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You can barely see the newly acquired yellow CUSH-IT ROD BUTT/REST.  It beats digging in the rod into the gut for sure, but I'm not so sure how long it'll last.

Couple great jumps and some more strong runs I thought I had the fish whooped, but poon will give you the head fake, and after about 15-20 min this one was still pretty green.   The poon sounded more than once and Rich did a good job of backing off and giving me a good angle to get the fish moving again - pull that line across their back and they get to sprinting again. Fortunately I kept this one from gulping air and we put the smack down on the fish.  Interestingly I managed to catch this fish on the outside part known as the clipper.  This is the first one where I've done that, but it could certainly lead to a jigging debate if we were in Boca Grande.

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Fish leadered, I swapped out the rod with Rich and he tossed me the gloves so we could get some DNA.  

Three times we had the fish boatside and twice had my hand in it's mouth, but the fish wasn't ready to give up.  On the fourth retrieve I told Rich, "I'm holding the line this time.  I've had enough of this fish."  Sure enough the fish tail slapped the hull of the boat hard, soaked me, broke the line, and swam away strong.

Juices still flowing we hollered about it being the first fish of the year.  "That's what I'm talking about!!"

Rich gave me a thick 100# on the fish.  Big, but not a personal best.  Certainly a good way to get the juices flowing though.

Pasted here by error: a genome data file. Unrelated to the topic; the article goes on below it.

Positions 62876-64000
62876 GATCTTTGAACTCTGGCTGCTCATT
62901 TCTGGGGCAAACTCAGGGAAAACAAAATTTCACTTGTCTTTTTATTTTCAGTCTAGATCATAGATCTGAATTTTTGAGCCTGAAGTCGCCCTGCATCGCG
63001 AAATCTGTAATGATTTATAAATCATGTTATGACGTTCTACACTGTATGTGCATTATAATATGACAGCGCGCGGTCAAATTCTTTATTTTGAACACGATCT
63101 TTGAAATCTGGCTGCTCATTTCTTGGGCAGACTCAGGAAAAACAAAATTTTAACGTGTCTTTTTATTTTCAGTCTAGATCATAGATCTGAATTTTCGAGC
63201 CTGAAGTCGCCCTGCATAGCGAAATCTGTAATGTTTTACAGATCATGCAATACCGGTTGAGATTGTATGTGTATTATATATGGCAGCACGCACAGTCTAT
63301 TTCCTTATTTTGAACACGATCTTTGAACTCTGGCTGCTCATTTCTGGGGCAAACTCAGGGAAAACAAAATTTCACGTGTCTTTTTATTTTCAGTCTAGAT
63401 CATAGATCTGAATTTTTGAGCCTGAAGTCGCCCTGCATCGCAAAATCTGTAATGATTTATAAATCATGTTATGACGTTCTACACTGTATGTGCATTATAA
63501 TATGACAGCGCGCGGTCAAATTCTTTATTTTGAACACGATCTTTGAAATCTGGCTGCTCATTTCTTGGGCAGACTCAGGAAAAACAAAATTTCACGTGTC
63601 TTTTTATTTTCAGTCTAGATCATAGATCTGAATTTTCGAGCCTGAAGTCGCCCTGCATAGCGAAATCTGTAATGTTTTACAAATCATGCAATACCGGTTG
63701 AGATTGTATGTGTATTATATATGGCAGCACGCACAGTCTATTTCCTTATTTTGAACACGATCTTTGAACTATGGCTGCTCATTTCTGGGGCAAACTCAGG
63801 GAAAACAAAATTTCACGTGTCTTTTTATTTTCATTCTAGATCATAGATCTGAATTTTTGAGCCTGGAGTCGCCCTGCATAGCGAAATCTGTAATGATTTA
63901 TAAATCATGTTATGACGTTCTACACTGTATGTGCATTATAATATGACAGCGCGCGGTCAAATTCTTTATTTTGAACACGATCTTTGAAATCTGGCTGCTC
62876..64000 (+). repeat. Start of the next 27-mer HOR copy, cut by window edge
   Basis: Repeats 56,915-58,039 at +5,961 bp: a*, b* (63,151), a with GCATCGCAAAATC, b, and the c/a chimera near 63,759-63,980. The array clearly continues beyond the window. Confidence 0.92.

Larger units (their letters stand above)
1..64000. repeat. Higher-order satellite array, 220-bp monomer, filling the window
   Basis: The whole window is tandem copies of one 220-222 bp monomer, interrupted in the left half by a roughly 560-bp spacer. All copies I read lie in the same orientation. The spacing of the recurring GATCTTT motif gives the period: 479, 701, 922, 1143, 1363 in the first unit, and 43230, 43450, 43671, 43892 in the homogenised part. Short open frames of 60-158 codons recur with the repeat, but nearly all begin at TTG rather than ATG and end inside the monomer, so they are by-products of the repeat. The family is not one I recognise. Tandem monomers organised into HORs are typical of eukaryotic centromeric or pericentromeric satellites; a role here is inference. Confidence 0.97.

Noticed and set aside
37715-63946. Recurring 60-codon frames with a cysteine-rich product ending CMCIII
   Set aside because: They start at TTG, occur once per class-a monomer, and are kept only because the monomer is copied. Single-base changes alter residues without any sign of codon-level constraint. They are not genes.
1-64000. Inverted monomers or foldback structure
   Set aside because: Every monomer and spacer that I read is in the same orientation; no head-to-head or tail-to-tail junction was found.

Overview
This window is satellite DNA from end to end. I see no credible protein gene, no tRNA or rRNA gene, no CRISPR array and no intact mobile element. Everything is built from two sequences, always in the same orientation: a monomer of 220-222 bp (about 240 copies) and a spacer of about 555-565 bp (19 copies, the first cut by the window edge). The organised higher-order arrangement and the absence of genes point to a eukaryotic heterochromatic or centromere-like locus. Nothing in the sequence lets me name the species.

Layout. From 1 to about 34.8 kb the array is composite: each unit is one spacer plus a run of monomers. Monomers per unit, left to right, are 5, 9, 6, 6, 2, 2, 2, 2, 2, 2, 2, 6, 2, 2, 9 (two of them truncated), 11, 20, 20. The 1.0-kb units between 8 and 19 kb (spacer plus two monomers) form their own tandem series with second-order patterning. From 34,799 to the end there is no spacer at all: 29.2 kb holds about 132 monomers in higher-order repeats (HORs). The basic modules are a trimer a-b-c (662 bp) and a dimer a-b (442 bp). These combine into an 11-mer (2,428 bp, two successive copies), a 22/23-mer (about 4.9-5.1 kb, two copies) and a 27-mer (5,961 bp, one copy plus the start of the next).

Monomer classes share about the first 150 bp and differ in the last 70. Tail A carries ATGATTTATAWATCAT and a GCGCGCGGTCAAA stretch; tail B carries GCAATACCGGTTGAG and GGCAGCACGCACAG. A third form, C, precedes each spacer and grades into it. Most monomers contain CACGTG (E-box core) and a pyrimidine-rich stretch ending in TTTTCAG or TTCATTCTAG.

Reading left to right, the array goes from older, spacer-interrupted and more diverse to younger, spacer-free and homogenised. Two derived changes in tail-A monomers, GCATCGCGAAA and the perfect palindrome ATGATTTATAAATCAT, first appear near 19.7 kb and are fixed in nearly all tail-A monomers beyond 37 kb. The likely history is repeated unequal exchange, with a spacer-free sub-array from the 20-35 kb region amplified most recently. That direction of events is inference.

Course, the annual tradition of "angler to get the first poon to the boat buys the beers" was fully enforced.  I went with the Oil Can Fosters, Rich went with the Miller Lite.

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I rounded out the night with the wifae at Fishhawk Pizza and ordered up a pitcher of beer and wings. I retold the story which she dutifully listened to, but I know she just doesn't quite get the obsession with poonage.  I suspect that escapes most people, but when you got the fever there's only one cure.
 



 

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Over the past couple years I've really been working on technique more than just landing the fish.  It's amazing the amount of heat your gear can apply. It used to take forever to get fish in - not any more.  When that fish stalls I pull left, right, or do something to make that fish move.   Anything but stay still

 

Occasionally on the bridge they'll sound - lately Rich and I we'll be on top of the fish and rev the engine up in neutral.  That normally gets 'em going.

 

A good angle really helps (hence the need for a good team mate).  He'll keep you in good position - I like to be about 30-50' away pulling right over their back.

 

At the end of the day we get the fish in quicker.  

 

Lately my axiom has been "One and done."  Meaning catch one fish for the season and for the rest of the season it's about pictures...I'm still missing that one shot with the elusive jump over the sun, angler in foreground.  I don't know if I'll ever get it, but I'll know it when I see it.  I remember that fish from the 90's...it was beyond a FL sportsman moment, it was surreal.

 

Regardless, the quest is on...where is my lance and where are those windmills?

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Well done man and thank you, its nice to get some Intel this wind has made scouting tough. Your dead on about fighting a tarpon if your worried about breaking one off your not fighting it hard enough.